David Ben White: Inside Outside – l’étrangère 30th October – 5th December 2015
By Guy Sangster Adams
“What a wonderful material to perfectly express part of the spirit of the Modern Age!” Le Corbusier proclaimed of plate glass in his 1935 article, Glass: The Fundamental Material of Modern Architecture. In the same article the Swiss-French designer, painter, writer, and pioneering modernist architect explained how buildings could be built with “glass walls” within a structure “formed of a rigid lattice” which is then “fitted with its mesh of translucent or transparent materials: glass”.
From within a building plate glass both frames the exterior view and brings the outside inside, with the flipside that from without plate glass frames the interior and brings the inside outside. In Inside Outside, David Ben White’s new multi-layered exhibition of paintings and sculptures at London’s l’étrangère gallery, White explores and subverts the styles, themes, and legacy of modernist architecture, design and art, the concepts of public and private spaces, and indeed also the notions of both an art exhibition and gallery space themselves.
The exhibition begins with the series of paintings, Inside Outside, which feature imagined interior spaces characterised by their plate glass windows, but the clean easily assimilable modernist lines that one would expect are distorted, partially obscured and overpowered by the overlay of a rectilinear modernist grid; a grid upon a grid. The transparency and framing that a plate glass window would be expected to provide is subverted. Similarly the canvases are only partially framed and so the definition and separation between artwork and gallery wall is blurred, and the grid system that frames on a wall create is broken. This is taken further by the vinyl lines on the walls in the colours of the paintings that play with perspective and disrupt the viewer’s sense of space; are the paintings on the wall within the gallery, or is the gallery not a space but in fact within the paintings?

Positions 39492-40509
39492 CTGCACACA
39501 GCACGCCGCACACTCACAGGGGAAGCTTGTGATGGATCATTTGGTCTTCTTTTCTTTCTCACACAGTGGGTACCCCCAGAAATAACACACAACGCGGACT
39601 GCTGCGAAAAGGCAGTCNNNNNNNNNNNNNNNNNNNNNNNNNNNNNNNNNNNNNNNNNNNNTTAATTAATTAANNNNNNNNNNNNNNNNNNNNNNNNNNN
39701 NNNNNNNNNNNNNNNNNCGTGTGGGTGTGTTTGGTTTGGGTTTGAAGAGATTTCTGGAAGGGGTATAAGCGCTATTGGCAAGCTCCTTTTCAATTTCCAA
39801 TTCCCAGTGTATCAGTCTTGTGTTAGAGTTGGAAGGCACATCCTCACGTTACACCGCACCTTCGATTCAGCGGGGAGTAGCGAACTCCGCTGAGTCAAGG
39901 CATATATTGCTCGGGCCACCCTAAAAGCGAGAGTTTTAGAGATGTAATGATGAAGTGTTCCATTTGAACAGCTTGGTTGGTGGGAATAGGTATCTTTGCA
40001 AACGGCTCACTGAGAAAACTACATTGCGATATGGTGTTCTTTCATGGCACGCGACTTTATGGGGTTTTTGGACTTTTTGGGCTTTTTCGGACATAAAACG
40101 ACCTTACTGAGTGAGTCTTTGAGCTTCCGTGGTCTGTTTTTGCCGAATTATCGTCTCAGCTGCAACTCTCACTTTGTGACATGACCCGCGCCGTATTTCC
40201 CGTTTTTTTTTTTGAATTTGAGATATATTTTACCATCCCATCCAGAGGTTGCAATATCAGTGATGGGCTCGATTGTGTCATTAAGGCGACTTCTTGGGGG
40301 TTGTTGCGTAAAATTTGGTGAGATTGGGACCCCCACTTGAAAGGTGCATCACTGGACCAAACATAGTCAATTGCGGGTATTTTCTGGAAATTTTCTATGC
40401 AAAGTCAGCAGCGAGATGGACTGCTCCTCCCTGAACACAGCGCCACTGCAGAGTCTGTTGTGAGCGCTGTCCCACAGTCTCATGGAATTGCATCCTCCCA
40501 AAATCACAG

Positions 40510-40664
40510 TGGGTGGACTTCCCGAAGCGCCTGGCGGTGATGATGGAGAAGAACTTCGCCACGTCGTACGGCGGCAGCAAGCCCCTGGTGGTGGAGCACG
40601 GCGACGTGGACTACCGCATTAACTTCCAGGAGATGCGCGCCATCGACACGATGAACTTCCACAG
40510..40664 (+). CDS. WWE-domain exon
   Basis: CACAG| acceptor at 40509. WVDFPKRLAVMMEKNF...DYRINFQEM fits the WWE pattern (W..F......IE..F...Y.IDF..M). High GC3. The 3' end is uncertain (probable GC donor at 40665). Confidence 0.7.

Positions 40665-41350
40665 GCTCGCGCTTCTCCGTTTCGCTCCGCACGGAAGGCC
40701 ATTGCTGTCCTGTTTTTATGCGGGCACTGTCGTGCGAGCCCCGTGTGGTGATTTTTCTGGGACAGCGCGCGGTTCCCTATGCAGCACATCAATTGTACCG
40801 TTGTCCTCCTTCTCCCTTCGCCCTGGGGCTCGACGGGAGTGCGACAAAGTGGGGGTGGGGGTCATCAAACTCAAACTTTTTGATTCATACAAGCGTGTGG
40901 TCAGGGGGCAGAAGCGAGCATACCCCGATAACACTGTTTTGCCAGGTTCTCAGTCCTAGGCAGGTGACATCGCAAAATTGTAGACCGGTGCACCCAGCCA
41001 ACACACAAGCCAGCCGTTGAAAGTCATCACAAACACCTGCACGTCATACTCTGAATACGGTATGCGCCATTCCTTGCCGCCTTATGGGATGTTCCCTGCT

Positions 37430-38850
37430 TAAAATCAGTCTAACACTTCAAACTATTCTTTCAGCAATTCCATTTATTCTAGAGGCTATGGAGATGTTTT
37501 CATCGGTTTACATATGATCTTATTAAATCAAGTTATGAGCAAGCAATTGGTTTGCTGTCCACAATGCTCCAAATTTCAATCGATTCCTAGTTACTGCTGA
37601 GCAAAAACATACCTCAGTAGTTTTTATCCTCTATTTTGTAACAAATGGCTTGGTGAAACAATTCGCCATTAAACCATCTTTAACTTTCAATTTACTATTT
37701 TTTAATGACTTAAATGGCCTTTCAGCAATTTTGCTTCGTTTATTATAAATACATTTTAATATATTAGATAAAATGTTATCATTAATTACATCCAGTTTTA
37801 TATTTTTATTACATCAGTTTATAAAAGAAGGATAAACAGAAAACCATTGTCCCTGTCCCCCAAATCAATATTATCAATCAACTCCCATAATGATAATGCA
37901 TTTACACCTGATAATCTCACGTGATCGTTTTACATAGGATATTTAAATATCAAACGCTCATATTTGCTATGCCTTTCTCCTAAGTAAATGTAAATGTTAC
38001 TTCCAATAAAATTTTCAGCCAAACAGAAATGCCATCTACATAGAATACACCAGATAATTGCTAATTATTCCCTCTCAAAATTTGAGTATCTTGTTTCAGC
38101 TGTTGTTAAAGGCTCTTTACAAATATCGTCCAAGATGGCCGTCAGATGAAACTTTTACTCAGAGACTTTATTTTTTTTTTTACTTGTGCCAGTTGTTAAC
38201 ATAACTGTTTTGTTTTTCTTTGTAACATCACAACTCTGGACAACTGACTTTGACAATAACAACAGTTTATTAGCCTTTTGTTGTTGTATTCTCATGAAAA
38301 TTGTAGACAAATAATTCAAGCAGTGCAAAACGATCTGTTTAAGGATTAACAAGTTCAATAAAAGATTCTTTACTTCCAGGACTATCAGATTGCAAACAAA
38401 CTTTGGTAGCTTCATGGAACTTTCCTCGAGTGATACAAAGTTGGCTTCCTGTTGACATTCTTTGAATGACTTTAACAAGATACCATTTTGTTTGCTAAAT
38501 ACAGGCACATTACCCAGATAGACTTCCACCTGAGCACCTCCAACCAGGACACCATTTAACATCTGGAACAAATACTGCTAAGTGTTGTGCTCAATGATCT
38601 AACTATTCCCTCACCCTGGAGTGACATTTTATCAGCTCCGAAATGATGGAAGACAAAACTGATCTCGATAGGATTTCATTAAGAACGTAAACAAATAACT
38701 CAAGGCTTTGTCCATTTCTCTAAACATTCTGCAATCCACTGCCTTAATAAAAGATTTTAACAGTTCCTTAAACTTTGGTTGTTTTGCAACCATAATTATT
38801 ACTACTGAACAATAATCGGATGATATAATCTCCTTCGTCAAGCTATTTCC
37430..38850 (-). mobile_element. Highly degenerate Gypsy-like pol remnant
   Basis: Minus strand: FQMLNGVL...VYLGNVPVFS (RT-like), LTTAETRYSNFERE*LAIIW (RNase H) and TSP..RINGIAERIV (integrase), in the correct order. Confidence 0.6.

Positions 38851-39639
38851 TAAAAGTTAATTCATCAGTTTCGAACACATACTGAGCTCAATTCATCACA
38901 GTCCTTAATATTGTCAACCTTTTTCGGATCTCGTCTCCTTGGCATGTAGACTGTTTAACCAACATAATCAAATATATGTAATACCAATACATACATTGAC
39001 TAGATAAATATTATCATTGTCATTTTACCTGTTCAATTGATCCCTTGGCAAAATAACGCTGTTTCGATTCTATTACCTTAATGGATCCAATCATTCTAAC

In allowing passers-by a far clearer and larger view of the interior plate glass windows on domestic buildings diminish the privacy of a private space and make it far more public – turning the interior spaces into adhoc exhibitions/gallery spaces. Within Inside Outside White plays with this notion of public and private spaces by domesticating his modernist style concrete sculptures, a series called Fabrication of Pleasure, with high Victorian style standard lamp lampshades – which playfully subverts the modernist legacy.
Also within the exhibition is White’s series of portraits Personification of an Ideal. The paintings feature modernist female artists, designers and architects, including Sonia Delauney, Eileen Grey, Margarete Schutte-Lihotzky, Ise Gropius, Lilly Reich and Gunta Stolzland. Continuing the theme from the Inside Outside series, in each portrait the women’s faces are obscured by the overlay of a rectilinear modernist grid.
In these paintings White is using the grid to examine one of Modernism’s great contradictions – that while it stood for everything progressive, it was, paradoxically, extremely chauvinistic. Compounded by the fact that at the Bauhaus art school, to which when it opened in 1919 female applicants outnumbered male, Walter Gropius proclaimed that the school would not differentiate between “the beautiful and the strong sex” – in reality as T’ai Smith explained in her InVisible Culture article, Pictures Made of Wool: The Gender of Labor at the Bauhaus Weaving Workshop (1919-23), he sought to segregate the female students from the rest of the school and that weaving – which was seen as a feminised medium – was one of the few areas of study open to them.
The female artists, designers and architects in White’s paintings were all at the heart of modernism and all created extraordinary and influential bodies of work but were often overlooked at the time by galleries and the art establishment in favour of their husbands and male contemporaries, and to a certain extent their significance has continued to be overlooked until recently.
David Ben White: Inside Outside
runs from 30th October – 5th December 2015
at l’étrangère, 44a Charlotte Road, London EC2A 3PD
Gallery open Tuesday – Saturday, 11am – 6pm or by appointment
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Tags: Art & Design